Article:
St Ives Feast, celebrating the founding of the port, returns at the end of January, culminating in Feast Day itself on Monday, 5th February.

St Ives Feast mayor
Former mayor Kirsty Arthur leads the civic parade on a previous Feast Day. Photographs: St Ives Town Council

The week will get under way on Sunday, 28th January, with a church service and refreshments at St Uny Church, Lelant. A week later, on Sunday, 4th February, there is a service at St Ia Church, which follows the mayor’s parade, setting off from the Guildhall at 11.15am. After that, attention switches to the big day, Monday.

At 9.15am, the civic party, including musicians and local schoolchildren, leaves the Guildhall and makes its way to St Ia’s Well, at Porthmeor. This is the spot where St Eia, the patron saint of St Ives, is said to have arrived from Ireland. There is a short service by the well, including the blessing of the well, of the silver ball — essential to the day —  and of the people of St Ives. Then the procession moves on to the parish church, overlooking the harbour.

At around 10.30am, the mayor of St Ives, Johnnie Wells, will hurl the ball into the crowd on the beach while shouting “guare wheg ya guare teg” (this translates from Cornish as “fair play is good”).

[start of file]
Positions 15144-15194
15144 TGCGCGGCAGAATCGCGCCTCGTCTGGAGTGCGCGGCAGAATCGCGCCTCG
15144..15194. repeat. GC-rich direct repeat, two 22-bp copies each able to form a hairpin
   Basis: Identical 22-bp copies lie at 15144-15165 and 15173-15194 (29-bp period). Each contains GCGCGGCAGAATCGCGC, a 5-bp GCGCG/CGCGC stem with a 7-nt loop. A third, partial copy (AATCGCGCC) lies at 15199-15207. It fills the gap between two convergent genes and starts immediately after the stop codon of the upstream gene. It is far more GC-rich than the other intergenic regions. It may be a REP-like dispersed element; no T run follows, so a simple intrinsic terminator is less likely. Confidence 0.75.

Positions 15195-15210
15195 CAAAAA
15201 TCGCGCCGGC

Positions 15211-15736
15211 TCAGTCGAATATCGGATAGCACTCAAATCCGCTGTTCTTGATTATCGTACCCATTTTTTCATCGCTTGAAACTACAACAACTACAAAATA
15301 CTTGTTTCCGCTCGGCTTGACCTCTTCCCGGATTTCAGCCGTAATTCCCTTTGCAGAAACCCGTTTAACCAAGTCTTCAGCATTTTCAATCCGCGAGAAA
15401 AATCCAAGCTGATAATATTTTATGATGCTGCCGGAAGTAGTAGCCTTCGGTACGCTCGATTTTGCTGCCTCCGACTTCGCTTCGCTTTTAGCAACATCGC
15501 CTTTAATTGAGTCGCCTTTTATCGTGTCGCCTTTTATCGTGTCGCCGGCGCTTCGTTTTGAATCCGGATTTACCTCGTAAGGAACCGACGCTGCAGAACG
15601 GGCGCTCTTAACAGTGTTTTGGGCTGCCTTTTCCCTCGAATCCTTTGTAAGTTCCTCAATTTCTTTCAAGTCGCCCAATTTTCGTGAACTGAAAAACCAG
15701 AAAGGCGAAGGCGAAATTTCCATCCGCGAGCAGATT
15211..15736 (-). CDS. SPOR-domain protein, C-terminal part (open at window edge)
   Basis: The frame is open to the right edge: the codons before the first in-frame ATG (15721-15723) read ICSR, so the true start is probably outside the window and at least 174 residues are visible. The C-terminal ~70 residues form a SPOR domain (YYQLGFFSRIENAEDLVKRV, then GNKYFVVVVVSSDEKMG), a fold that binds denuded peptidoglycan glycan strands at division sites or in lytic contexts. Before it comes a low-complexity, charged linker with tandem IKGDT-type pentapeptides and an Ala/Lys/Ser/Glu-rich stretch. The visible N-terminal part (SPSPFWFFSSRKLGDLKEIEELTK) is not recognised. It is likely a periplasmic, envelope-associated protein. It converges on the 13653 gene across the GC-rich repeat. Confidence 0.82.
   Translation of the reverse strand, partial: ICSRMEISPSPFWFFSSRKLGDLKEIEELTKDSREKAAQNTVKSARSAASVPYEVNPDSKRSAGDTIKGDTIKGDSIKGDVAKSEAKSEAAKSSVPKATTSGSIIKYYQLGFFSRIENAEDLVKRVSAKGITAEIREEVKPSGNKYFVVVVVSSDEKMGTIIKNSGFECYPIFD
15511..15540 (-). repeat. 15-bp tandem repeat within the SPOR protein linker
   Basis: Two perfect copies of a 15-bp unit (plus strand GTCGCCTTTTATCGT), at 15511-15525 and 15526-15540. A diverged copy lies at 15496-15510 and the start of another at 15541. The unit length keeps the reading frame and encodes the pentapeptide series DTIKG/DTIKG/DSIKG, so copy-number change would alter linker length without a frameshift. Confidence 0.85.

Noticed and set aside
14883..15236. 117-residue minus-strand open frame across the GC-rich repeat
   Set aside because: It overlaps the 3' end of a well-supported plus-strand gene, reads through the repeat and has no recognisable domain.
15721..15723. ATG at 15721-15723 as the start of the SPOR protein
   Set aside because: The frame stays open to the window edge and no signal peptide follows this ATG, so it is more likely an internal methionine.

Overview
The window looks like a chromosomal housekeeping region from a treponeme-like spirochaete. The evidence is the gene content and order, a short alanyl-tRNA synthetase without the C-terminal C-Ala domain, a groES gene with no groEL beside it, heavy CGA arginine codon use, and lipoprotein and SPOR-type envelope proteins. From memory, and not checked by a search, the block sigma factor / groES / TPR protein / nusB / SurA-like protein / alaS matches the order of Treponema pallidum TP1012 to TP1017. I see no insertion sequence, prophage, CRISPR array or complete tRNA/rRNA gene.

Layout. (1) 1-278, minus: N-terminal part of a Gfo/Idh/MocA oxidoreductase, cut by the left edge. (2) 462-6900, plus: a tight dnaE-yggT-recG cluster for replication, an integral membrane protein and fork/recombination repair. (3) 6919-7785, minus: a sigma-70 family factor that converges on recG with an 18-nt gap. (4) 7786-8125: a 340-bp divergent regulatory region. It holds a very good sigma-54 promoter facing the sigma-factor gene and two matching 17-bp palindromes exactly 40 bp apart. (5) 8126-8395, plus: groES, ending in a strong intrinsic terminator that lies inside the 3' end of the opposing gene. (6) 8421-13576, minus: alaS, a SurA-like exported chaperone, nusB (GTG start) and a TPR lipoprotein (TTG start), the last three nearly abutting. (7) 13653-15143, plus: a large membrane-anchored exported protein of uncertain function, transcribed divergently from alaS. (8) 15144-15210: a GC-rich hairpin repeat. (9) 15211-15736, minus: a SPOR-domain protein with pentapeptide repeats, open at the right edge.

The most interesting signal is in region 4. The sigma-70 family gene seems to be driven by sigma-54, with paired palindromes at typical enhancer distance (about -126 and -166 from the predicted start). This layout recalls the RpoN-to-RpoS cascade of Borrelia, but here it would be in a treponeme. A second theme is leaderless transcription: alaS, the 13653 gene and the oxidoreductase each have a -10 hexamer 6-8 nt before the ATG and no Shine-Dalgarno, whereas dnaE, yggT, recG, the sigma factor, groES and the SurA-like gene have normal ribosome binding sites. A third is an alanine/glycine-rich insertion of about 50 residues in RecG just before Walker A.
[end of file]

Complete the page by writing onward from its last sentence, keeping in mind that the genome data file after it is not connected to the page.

St Ives Feast band

The game, also known as Cornish hurling, dates back at least 1,000 years and originally involved physical rough and tumble as two teams from different parts of the parish tried to keep possession of the ball. These days, the game is played by played by children and teenagers, who run around the town and try to keep possession of the ball. The procession slowly returns to the Guildhall. The councillors drop pennies to tchildren in the crowd, from the balcony, and wait for the clock to strike noon. At this point, the child with the ball returns to collect their reward from the mayor.

The day ends with the Feast Monday rugby match, at St Ives Rugby Club, where the home team will take on Cornwall Fire and Rescue. The match will get under way at 7pm.

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